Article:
Rhodes faces skepticism, defiance as he takes DPS reins
Retired bankruptcy Judge Steven Rhodes’ appointment Monday as transition manager of Detroit Public Schools’ was greeted with a mix of hope, skepticism and defiance by stakeholders in the state’s largest school district.
Gov. Rick Snyder officially announced Rhodes, who presided over the city of Detroit’s trip through bankruptcy, as the new leader of DPS, which is in danger of running out of money in April.
Although some argue it’s a matter of semantics, Rhodes is not an emergency manager but will handle most, if not all, of the duties previously assigned to Darnell Earley, the emergency manager whose resignation took effect Monday.
Rhodes’ tenure is expected to run through July 1. By that date, the Snyder administration hopes to have won approval from state lawmakers for a $715 million plan to rescue and restructure DPS.
Ari Adler, a spokesman for Snyder, said Rhodes will be paid a pro-rated amount of the same $225,000 annual salary paid to Earley.
Ivy Bailey, interim president of the Detroit Federation of Teachers, expressed cautious optimism that Rhodes can improve conditions in DPS, which is struggling with millions of dollars in debt, low test scores and poor conditions in many of its school buildings.
“Rhodes has signaled support for local control and a willingness to listen to and work with educators, parents and the community,” she said. “This is in contrast to the approach of past school leaders, which included filing lawsuits against educators, banning health inspectors from hazardous public school buildings, and racking up a school debt of a half-billion dollars with no accountability.”
Teachers cited health and safety problems in some DPS schools, including water damage, rodent infestations and a lack of heating, for triggering a series of sickouts that closed dozens of schools between November and January.
Bailey said the DFT hopes to work with Rhodes but issued a warning.
“We will not stop fighting until school conditions improve, Lansing pays off the debt incurred under the state’s appointed emergency managers, classrooms are adequately resourced and our students get the high-quality education they deserve,” she said.
Percy Bates, a professor of educational psychology at the University of Michigan and a critic of emergency management, questioned how much change Rhodes will be able to bring to DPS in four months, especially in light of the uncertainty over the district’s future.
“Based upon what has happened in the past, perhaps not much, at least from an educational point of view, is likely to be accomplished during this period,” Bates said. “Everyone seems to be in agreement that something has to be done for the children and parents of the Detroit Public Schools. What and how seem to be the central questions.”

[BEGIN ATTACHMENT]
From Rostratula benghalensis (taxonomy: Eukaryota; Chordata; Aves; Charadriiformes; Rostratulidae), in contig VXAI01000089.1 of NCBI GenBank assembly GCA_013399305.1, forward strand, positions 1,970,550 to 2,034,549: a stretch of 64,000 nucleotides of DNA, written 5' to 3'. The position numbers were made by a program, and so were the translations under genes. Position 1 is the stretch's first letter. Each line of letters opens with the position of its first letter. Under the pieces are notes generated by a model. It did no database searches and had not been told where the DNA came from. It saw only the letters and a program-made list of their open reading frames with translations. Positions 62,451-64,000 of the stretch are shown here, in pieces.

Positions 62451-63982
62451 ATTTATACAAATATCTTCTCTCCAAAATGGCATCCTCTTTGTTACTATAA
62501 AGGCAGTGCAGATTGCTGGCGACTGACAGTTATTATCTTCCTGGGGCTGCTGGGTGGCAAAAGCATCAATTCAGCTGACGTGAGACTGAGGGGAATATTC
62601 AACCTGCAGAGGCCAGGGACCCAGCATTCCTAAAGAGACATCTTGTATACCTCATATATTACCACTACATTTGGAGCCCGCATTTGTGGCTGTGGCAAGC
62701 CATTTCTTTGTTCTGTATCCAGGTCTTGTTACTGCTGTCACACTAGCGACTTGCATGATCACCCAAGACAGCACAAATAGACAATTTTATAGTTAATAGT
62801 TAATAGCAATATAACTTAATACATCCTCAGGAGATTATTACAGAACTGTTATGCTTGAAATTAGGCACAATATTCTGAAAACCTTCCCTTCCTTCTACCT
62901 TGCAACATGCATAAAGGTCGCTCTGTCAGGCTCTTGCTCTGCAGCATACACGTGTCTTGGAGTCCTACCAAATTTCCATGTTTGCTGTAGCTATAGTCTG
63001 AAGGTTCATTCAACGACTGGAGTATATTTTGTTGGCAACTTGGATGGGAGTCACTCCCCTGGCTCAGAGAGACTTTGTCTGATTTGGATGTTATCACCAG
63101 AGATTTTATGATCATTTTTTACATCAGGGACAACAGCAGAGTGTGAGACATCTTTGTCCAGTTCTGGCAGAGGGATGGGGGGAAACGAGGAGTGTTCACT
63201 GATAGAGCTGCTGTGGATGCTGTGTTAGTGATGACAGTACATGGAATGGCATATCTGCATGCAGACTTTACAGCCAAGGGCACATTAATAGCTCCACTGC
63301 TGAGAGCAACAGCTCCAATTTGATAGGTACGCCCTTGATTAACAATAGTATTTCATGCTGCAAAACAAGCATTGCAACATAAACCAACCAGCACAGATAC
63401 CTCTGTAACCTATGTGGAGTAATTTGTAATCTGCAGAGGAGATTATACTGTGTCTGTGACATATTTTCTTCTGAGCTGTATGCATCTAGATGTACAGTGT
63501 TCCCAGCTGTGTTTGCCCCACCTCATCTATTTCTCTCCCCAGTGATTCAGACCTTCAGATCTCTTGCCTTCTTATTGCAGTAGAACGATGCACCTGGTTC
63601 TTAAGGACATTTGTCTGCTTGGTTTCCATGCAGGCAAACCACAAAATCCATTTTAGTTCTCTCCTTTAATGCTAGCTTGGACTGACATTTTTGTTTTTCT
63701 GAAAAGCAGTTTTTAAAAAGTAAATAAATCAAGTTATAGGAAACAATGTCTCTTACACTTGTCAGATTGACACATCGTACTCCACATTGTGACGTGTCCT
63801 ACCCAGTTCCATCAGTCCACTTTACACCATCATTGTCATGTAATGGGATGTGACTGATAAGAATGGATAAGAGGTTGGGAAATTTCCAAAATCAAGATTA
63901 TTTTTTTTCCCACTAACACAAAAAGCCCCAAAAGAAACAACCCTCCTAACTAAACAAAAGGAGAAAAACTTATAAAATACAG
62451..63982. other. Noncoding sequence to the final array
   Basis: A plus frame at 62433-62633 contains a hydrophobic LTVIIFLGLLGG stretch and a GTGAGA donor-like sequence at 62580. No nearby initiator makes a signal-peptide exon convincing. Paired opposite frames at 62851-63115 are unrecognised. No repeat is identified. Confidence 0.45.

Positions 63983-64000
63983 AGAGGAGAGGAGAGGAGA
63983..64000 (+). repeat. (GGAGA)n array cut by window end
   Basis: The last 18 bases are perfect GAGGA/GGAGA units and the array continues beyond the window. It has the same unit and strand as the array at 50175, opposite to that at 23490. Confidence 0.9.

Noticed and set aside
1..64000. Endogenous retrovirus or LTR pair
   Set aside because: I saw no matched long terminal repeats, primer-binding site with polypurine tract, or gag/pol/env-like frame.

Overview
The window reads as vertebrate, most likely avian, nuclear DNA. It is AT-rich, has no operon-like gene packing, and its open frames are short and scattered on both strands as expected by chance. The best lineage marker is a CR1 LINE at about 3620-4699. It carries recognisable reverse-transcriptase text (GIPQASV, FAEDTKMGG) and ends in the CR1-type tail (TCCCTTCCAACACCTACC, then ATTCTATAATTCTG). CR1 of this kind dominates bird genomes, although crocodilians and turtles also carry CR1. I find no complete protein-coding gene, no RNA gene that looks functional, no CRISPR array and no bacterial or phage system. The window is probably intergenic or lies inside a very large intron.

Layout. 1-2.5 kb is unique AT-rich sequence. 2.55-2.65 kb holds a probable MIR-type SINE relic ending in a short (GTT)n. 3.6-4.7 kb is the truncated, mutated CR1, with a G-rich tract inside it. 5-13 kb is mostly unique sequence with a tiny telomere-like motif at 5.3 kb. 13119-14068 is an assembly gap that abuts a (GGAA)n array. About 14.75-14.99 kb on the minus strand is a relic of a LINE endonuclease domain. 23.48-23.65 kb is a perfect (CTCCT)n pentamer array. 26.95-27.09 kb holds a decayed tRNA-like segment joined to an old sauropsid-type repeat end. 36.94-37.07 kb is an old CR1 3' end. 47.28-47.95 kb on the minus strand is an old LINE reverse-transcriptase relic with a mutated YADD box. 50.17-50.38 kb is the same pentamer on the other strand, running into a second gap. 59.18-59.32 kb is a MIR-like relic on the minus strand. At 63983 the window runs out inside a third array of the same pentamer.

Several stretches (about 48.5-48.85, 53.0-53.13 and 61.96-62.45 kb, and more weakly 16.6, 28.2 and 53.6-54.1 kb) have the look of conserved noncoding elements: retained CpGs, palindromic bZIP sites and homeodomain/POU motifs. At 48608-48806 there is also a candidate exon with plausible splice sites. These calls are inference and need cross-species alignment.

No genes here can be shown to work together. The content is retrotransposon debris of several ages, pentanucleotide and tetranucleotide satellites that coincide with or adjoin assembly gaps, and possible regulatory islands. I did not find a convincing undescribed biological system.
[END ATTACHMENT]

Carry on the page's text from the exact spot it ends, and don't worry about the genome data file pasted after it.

Bates said the district needs to be returned from state to local control. A Senate version of Snyder’s plan would restore power to an elected school board by November, but a bill being considered in the House would phase-in local control over eight years.
“The format that has been previously used did not bring about the desired results,” Bates said. “Continuing in this direction and expecting different results does not seem reasonable.”
Rep. Amanda Price, chairwoman of the House Education Committee, praised the appointment in a statement Monday.
“Judge Rhodes is certainly familiar with the financial obstacles facing Detroit Public Schools and has acquainted himself with the academic challenges as well,” said Price, R-Park Township. “I have had conversations with him about the need for academic improvements in addition to long term financial stability.”
Others with ties to the district condemned Rhodes’ appointment as more of the same in a district that has been under state control for seven years.
Steve Conn, the former DFT president who has advocated sickouts as a way to force change in DPS, had a blunt response when asked what Rhodes could accomplish by July.
“To resign,” Conn said. “That’s the only legitimate thing he can do. If not, we guarantee a city-wide rebellion.”
He continued, “Rhodes is completely illegitimate. He is nothing more than an agent of Snyder, clearly sent to dismantle public education in Detroit. If he doesn’t leave now, we promise him rebellion and we will continue to build for a strike.”
Lakia Wilson is a counselor at Spain Elementary-Middle School, which received international exposure last month for problems that included mold, broken glass and a water-damaged gym.
She does not think the district will flourish under a transition manager.
“Any appointment made by Gov. Snyder is simply an extension of the emergency manager,” Wilson said. “At this point, Lansing has failed DPS.”
Wilson said she’s weary of what she described as “outsiders” coming into the district to take over.
“They’re always seeking a leader who has not walked in the trenches with us,” she said. “We have many qualified leaders within the district.”
Herman Davis, president of the Detroit Public Schools board, said the appointment of Rhodes is just another name for an emergency manager.
“I’ve lost respect for him because he has put himself into a position that is not democratic, and allowed himself, in his retirement, to destroy his credibility,” said Davis. “No longer can this community look up to him as a decent person.”